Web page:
How to choose the right index?

#1

Could somebody recommend a good book or a website with an overview of ETF indexes and with details how they are constructed, in particular how they weight different countries? I understand market weighting, but I don’t get how they come up with country weights and how this will change in the future.

#2

When I was looking for the right inices and ETFs, the decision was dominated by for which index (suitable) ETFs are available. No, I dont have a book for that :slight_smile:

Most of that you would want to invest is covered by vanguard & ishares, and for swiss specific stuff UBS & CS.
Justetf gives you a quite comprehensive overview for non-US ETFs, just use the ETF search.

My decisions were never made by which index exactly an ETF tracks but always which is the better ETF in tems of size, positions, costs.

to exactly read on the indexes, you’d have to read it up at the povider’s pages, e.g. FTSE, MSCI, StoXX, etc…

#3

If I buy a broad ETF like VT or something like MSCI ACWI, then I want to hold it for many years. So if in the future say UK goes down because of Brexit, I’ll be still tied to it as it has a lot of weight and won’t be downsized in the ETF. In my understanding market weighted ETFs are good because only successful companies are selected to be part of it. So if nobody will talk about Apple in 10 years, its weight in the index will decrease. However I don’t see how this works with countries, are the countries also weighted according to the number of companies fulfilling certain criteria or is it just a political choice of the index management?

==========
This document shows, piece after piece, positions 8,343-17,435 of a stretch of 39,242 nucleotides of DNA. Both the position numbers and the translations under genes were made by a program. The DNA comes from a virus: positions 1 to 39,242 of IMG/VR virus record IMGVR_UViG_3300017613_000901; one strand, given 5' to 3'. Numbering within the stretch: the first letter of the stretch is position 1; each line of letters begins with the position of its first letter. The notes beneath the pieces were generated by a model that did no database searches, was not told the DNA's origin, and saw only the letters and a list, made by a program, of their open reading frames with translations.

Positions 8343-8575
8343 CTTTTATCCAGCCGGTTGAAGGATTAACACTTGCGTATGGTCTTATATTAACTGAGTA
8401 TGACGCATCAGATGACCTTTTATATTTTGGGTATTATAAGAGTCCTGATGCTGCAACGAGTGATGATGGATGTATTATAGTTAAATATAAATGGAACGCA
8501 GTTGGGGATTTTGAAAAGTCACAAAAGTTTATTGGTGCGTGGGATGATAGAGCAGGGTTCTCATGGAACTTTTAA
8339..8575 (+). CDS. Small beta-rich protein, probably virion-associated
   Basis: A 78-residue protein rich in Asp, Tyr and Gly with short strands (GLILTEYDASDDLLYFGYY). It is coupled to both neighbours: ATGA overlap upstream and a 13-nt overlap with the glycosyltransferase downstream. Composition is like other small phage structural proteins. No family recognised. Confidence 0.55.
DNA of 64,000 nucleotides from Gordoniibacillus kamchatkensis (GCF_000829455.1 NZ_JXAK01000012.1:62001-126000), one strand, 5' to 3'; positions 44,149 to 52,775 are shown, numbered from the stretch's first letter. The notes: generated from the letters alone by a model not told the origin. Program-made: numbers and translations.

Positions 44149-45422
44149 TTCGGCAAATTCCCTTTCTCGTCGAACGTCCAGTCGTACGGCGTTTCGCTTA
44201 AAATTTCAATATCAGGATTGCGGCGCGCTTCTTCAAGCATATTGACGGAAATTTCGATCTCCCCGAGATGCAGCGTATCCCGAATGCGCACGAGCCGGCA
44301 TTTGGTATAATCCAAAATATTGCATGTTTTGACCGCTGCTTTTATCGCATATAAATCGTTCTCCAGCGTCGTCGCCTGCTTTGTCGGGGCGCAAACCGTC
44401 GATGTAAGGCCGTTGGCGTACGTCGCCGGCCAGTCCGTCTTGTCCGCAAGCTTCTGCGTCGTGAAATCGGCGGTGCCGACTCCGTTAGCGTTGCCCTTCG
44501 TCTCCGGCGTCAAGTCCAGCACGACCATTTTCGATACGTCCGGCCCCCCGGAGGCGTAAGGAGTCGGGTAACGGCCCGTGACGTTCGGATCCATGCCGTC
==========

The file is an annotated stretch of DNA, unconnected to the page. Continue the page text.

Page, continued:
By the way, why is nobody weighting countries according to their GDPs?

#4

It seems to me like you don’t understand how this market weighting thing works yet, but I find it a good question.

First of all, I don’t know if I would say that “only successful companies” are selected into the index. The companies that are selected, are the companies with the highest market value in the World. Market value means last traded price * quantity of outstanding stock. Mind you, there are big companies, that are privately owned (= not publicly traded), thus they are not included in the index, because you can’t buy them easily.

Using market weighting is so popular, because it has this cool property that when the price changes, the market value changes proportionally, and the quantity does not have to. So you don’t need to buy/sell any stock to maintain the proportion.

So an index like ACWI is just a list of largest companies in the World, it is not weighting by countries. It contains developed and emerging markets, a few thousand companies in total. It does not have frontier markets, but it doesn’t matter, since what it has already covers 99% of investable markets by market cap.

#5

OK, thanks for explaining. My confusion comes from seeing these pie plots in the fact sheets of ETFs where they show the percentage of different countries. So an index is then kind of always “fair” in the sense that it only reflects how many companies from a certain country can be traded. So if China has mostly small companies that are doing well, but are not on stock exchange, then China will be “underrepresented” in the index. But as soon as most of these companies go to stock exchange (which they do because they want money without going into debt, right?), then the weight of China in an index would automatically rise. So the index managers do not actually weight the companies consciously, it just comes out from the numbers. Does it make sense?

#6

I don’t have almost any knowledge about Chinese Stock Market, I only know that there are different share classes, which are available to different people to buy. For example the Class A share may be only purchased by Chinese citizens and some other special entities.

The fact sheets contain just the current summary split by country and also by industry. It’s not how the index is defined, it’s the other way round.

#7

I just found a comparison of two indices here (in German):

And in more detail here: